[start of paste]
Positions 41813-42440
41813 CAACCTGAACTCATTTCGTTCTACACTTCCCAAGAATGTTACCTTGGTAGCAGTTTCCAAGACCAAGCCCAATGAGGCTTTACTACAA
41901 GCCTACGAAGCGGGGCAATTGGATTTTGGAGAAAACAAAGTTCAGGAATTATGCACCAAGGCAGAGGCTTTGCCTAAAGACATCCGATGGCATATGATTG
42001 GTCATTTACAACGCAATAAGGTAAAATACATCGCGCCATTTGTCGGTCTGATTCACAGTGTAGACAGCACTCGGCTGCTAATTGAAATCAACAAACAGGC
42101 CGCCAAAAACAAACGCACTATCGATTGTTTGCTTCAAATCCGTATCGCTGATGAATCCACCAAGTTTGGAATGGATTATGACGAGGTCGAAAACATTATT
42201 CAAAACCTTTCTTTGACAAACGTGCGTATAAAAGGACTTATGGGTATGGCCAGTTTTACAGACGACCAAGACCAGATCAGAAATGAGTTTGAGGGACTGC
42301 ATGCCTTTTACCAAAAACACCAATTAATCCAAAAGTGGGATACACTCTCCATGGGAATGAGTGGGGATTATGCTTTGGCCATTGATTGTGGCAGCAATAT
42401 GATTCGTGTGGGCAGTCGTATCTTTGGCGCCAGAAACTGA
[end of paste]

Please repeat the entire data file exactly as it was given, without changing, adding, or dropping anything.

Positions 41813-42440
41813 CAACCTGAACTCATTTCGTTCTACACTTCCCAAGAATGTTACCTTGGTAGCAGTTTCCAAGACCAAGCCCAATGAGGCTTTACTACAA
41901 GCCTACGAAGCGGGGCAATTGGATTTTGGAGAAAACAAAGTTCAGGAATTATGCACCAAGGCAGAGGCTTTGCCTAAAGACATCCGATGGCATATGATTG
42001 GTCATTTACAACGCAATAAGGTAAAATACATCGCGCCATTTGTCGGTCTGATTCACAGTGTAGACAGCACTCGGCTGCTAATTGAAATCAACAAACAGGC
42101 CGCCAAAAACAAACGCACTATCGATTGTTTGCTTCAAATCCGTATCGCTGATGAATCCACCAAGTTTGGAATGGATTATGACGAGGTCGAAAACATTATT
42201 CAAAACCTTTCTTTGACAAACGTGCGTATAAAAGGACTTATGGGTATGGCCAGTTTTACAGACGACCAAGACCAGATCAGAAATGAGTTTGAGGGACTGC
42301 ATGCCTTTTACCAAAAACACCAATTAATCCAAAAGTGGGATACACTCTCCATGGGAATGAGTGGGGATTATGCTTTGGCCATTGATTGTGGCAGCAATAT
42401 GATTCGTGTGGGCAGTCGTATCTTTGGCGCCAGAAACTGA